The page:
Five policemen stand guard outside the house at the far end of the Dalit colony in the village. From inside the dark single-room house emerges a young woman. “I am C Kausalya, Sankar’s wife,” she says.
Just two months ago, Sankar was hacked to death in Udumalpet town for marrying Kausalya, 19, who belongs to the Thevar caste, a powerful OBC group in Tamil Nadu. Sankar died on the way to hospital. Kausalya survived, after 36 stitches to her head. The assailants were alleged to have been hired by Kausalya’a family. Eleven people, including her parents and her mother’s brother, and eight others are in Kovai prison.
Tamil Nadu was the first state in the country to rebel against caste. Periyar’s movement for social justice gave birth to the Dravidian movement, which in turn led to the state’s two main political formations, the DMK and the AIADMK, that have ruled the state by turn since 1967. The state’s quota of 69 per cent seats in education for Dalits and backward castes is the highest. Today, however, crimes against Dalits in Tamil Nadu are among the highest in India, with the caste narrative moving from the anti-Brahmanism of the first half of the 20th century to an anti-Dalit consolidation by the state’s predominant intermediate castes. With strong political backing from parties such as Pattali Makkal Katchi (PMK), backward castes such as Thevars and Vanniyars have clashed repeatedly and violently with Dalits, unable to come to terms with the fact that new generations of Dalits are educated, more assertive, and a challenge to entrenched hierarchies.
PMK leader Anbumani Ramadoss, aspiring to be the next chief minister, bristles at the suggestion that his party represents only Vanniyars. “How can you say we are a communal party? We are fighting for the welfare of all sections of society. There are 46 reserved constituencies but the PMK has put up 48 Dalit candidates. Which other party has done that,” he asks.
With the two main Dravidian outfits wooing dominant backward castes and with no Mayawati-like Dalit leader, votes of the community, about 22 per cent of Tamil Nadu’s population, is split. The silence on issues affecting Dalits is deafening. It is also in contrast to the loud caste assertions in daily life.
The Viduthalai Chiruthaikal Katchi (VCK), or Dalit Panthers, is in the People’s Welfare Front (PWF) along with Vijayakanth’s DMDK, Vaiko’s MDMK, G K Vasan’s Tamil Manila Congress, the CPI and CPM. VCK leader Thol Thirumavalavan, who is contesting in Kattumannarkovil reserved constituency in Chidambaram, garlands Ambedkar statues wherever he goes, but stays off Dalit issues in speeches.
At a small hamlet in the constituency, he canvasses for PWF, asking people to “vote for change, vote for PWF”. Later, he tells The Indian Express that the main Dravidian parties have “betrayed” Dalits. “Jayalalithaa never condemns caste atrocities. DMK sometimes does under pressure from us, but never on its own. How can they? They need the support of caste Hindus to run their parties,” he says. The PMK’s objective, he says, has been to consolidate all non-Dalit intermediate castes against the Dalits.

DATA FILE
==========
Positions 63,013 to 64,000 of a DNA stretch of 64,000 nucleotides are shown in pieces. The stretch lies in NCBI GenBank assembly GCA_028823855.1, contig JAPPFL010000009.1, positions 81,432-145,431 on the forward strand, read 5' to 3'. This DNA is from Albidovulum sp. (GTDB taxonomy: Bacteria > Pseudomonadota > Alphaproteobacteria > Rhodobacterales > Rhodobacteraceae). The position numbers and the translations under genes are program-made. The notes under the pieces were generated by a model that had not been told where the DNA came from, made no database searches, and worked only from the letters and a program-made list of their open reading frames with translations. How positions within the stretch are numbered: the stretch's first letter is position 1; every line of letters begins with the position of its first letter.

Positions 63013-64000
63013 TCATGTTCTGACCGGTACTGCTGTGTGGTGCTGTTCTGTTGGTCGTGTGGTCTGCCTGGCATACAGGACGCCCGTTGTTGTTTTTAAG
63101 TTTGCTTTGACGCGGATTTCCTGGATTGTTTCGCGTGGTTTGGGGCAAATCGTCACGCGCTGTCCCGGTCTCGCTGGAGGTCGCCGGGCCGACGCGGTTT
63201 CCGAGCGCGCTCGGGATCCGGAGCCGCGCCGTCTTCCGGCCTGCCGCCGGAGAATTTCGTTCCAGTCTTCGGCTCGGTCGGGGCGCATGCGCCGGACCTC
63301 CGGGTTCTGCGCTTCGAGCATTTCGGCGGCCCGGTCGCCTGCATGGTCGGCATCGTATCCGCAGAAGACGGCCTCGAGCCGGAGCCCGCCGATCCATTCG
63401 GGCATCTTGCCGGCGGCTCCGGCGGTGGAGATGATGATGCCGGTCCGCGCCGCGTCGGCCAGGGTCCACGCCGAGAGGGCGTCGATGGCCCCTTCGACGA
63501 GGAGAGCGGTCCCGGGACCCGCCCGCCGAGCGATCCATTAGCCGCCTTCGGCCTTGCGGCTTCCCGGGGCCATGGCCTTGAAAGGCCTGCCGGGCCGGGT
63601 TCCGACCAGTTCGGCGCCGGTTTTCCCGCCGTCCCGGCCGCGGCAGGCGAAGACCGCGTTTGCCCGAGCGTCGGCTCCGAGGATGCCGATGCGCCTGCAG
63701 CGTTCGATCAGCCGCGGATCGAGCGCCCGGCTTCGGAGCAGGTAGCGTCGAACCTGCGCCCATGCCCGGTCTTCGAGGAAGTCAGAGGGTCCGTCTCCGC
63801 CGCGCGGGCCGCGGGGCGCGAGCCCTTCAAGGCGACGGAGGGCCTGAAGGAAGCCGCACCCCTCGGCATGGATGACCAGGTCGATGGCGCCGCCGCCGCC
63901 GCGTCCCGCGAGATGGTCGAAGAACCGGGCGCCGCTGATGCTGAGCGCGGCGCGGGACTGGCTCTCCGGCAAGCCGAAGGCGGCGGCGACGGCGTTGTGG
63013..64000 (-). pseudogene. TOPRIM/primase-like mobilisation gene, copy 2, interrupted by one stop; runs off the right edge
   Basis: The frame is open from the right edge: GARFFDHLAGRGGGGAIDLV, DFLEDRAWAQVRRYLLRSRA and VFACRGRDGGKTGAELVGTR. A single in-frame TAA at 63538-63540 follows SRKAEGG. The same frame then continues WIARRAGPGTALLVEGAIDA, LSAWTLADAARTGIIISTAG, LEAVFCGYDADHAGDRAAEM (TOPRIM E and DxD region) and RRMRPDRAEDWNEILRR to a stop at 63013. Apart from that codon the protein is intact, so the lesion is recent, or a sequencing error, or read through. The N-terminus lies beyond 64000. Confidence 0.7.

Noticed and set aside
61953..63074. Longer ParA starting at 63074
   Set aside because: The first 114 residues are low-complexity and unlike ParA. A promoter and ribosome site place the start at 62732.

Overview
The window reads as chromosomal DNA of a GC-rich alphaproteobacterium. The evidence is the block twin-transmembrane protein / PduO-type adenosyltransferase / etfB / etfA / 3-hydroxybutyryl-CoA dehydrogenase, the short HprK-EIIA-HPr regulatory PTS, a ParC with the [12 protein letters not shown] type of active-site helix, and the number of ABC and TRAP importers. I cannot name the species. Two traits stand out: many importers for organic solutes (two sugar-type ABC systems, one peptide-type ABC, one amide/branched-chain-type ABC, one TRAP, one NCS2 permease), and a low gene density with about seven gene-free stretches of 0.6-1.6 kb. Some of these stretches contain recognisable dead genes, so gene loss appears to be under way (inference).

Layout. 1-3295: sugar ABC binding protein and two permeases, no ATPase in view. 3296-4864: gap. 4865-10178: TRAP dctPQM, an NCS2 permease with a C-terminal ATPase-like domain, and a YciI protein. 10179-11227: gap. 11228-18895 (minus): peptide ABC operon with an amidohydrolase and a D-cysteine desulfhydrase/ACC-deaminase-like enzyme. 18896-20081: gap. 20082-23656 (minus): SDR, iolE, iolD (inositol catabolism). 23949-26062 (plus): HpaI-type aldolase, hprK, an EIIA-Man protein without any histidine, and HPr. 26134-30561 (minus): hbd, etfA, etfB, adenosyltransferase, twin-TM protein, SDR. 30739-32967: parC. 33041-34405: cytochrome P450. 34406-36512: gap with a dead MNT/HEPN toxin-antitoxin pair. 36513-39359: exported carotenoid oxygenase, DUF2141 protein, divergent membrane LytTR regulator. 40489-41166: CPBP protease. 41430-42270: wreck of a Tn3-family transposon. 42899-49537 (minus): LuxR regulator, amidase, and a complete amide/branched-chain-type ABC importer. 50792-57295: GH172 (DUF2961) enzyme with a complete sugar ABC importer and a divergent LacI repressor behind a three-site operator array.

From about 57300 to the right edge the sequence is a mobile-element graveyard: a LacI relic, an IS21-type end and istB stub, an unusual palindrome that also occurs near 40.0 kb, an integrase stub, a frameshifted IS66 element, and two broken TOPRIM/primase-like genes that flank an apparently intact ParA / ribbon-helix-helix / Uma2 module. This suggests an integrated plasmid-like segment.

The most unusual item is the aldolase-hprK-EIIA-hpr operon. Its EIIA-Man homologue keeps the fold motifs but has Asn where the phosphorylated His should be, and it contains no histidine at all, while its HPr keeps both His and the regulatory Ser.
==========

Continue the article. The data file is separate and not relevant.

Not surprisingly, Sankar’s killing is not a talking point in this election. No candidate in Madathukulam constituency, in which his village falls, has visited the home where the young widow now lives with her dead husband’s father, two brothers and an ageing grandmother.
“It’s a family issue, it is not relevant to the election,” says Ramesh Ramalingam in nearby Karatholuvu. From western Tamil Nadu’s dominant Kongu Vellalar Gounder caste, Ramalingam says Sankar’s murder shocked the entire area, but “is over now”. Ramalingam also says he would not blame either the boy or the girl, and that Kausalya’s parents should have let their daughter go peacefully. “There was no need to kill. But the parents cannot be blamed either — every person is born to a caste (and)…when the daughter does something unacceptable like this, in a moment of anger, parents can do anything,” he says.
Were his daughter to choose to marry a Dalit, he says, “I would say you can go anywhere and live as you choose. Just don’t come in front of my eyes. I would cut off all ties with her. However educated the boy, whatever his money power, only community matters”.
With her two young brothers-in-law sitting next to her, Kausalya speaks confidently. “I am not bothered about caste because I am educated. Sankar told me he is a Dalit. I told him I did not care. I only wanted to be with him,” says Kausalya, speaking in Tamil and English. She had also learnt Japanese in college, hoping to get a placement in a Japanese company. “I want to educate Sankar’s brothers, so that they can get ahead in life. People say Dalits will always live like this,” she says, pointing to the obvious poverty of her surroundings, “but with education, this can change. I can contribute in my own small way.”
In Thirumavalavan’s constituency, the Dalit youngsters waiting for their leader say that in this election, it’s the PWF that will come to power. Many of them have Bachelor’s degrees, and one even has a PhD, but only a few have jobs.